In the following pages I have attempted an exposition of the events leading to the establishment of the exchange standard and an examination of its theoretical basis.

In endeavouring to treat the historical side of the matter, I have carefully avoided repeating what has already been said by others. For instance, in treating of the actual working of the exchange standard, I have contented myself with a general treatment just sufficiently detailed to enable the reader to follow the criticism I have offered. If more details are desired they are given in all their amplitude in other treatises. To have reproduced them would have been a work of supererogation; besides it would have only obscured the general trend of my argument. But in other respects, I have been obliged to take a wider historical sweep than has been done by other writers. The existing treatises on Indian currency do not give any idea, at least an adequate idea, of the circumstances which led to the reforms of 1893. I think that a treatment of the early history is quite essential to furnish the reader with a perspective in order to enable him to judge for himself the issues involved in the currency crisis and also of the solutions offered. In view of this, I have gone into that most neglected period of Indian currency extending from 1800 to 1893. Not only have other writers begun abruptly the story of the exchange standard, but they have popularised the notion that the exchange standard is the standard originally contemplated by the Government of India. I find that this is a gross error. Indeed, the most interesting point about Indian currency is the way in which the gold standard came to be transformed into a gold exchange standard. Some old, but by now forgotten, facts had therefore, to be recounted to expose this error.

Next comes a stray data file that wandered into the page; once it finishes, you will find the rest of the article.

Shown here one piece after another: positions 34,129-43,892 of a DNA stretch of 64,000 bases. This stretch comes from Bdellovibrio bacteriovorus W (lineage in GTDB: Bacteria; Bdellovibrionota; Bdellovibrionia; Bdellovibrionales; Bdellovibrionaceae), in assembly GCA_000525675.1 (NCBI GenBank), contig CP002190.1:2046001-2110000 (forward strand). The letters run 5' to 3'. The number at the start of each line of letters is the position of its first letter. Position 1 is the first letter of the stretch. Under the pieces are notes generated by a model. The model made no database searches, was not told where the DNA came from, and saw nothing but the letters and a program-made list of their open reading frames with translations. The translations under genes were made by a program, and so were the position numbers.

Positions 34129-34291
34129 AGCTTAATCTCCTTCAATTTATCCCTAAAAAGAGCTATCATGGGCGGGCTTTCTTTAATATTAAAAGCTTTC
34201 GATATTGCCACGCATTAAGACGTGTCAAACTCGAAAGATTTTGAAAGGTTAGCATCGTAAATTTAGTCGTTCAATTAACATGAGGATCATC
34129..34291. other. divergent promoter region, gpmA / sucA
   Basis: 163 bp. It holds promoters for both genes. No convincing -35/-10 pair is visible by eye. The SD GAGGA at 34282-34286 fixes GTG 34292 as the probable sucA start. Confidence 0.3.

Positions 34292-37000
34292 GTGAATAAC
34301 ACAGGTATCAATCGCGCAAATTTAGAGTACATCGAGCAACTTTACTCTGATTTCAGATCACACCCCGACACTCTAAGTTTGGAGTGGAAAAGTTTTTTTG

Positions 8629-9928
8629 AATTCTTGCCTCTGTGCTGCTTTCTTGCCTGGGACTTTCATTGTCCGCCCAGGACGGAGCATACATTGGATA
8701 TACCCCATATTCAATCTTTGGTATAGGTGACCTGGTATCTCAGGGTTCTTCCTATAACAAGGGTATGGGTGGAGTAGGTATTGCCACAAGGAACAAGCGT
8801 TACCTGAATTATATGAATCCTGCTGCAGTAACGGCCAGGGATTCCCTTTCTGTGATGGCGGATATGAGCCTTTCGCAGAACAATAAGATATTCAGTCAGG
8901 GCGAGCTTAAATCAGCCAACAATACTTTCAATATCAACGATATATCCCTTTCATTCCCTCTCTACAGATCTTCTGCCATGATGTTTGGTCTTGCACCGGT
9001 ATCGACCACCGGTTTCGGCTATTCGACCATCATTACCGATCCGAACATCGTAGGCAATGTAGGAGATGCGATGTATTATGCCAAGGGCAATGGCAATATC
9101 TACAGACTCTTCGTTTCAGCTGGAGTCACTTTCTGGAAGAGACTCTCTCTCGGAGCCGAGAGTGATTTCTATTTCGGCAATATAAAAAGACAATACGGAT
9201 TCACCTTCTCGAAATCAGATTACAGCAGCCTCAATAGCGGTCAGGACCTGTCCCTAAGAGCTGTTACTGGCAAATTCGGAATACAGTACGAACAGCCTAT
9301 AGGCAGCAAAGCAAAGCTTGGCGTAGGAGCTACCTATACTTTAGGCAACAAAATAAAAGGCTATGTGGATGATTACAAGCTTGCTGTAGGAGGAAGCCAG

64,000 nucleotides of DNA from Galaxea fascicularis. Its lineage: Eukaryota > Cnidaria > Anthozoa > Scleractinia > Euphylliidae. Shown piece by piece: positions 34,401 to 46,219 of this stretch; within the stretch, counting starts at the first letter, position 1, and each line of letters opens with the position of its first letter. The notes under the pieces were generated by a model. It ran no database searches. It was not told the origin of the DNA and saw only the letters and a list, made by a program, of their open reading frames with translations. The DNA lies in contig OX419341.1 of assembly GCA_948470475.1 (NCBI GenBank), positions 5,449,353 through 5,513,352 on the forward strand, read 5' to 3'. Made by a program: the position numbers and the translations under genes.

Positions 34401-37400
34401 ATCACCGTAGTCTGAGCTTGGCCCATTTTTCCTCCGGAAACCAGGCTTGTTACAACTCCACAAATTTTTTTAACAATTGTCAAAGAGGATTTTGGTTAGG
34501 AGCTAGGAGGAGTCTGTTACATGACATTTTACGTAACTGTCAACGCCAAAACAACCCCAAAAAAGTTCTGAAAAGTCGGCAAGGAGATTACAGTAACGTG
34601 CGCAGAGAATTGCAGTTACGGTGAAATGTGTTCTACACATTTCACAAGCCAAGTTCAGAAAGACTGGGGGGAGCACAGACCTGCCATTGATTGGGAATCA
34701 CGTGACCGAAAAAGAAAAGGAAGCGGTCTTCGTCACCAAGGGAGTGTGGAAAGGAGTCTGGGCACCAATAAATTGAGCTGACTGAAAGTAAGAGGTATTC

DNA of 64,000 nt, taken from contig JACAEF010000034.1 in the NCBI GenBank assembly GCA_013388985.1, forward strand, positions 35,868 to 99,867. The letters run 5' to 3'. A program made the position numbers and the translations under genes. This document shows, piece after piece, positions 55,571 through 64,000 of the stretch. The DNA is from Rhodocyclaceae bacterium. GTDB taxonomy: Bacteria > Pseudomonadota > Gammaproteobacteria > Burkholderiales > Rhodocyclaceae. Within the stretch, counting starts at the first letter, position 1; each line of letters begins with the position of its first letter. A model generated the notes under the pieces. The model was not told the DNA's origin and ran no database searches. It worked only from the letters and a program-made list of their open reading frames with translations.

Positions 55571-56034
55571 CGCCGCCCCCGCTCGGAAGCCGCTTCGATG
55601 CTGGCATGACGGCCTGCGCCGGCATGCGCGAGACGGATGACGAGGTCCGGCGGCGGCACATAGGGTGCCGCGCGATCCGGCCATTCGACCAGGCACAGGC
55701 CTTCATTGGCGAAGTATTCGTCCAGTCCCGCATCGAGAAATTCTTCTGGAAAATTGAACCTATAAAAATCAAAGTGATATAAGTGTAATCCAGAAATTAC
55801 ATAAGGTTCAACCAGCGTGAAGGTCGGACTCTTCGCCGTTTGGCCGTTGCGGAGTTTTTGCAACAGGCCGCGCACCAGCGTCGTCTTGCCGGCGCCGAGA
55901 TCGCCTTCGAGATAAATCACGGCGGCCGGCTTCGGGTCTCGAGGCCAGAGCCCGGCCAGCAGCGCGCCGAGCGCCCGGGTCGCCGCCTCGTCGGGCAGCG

On the theoretical side, there is no book but that of Professor Keynes which makes any attempt to examine its scientific basis.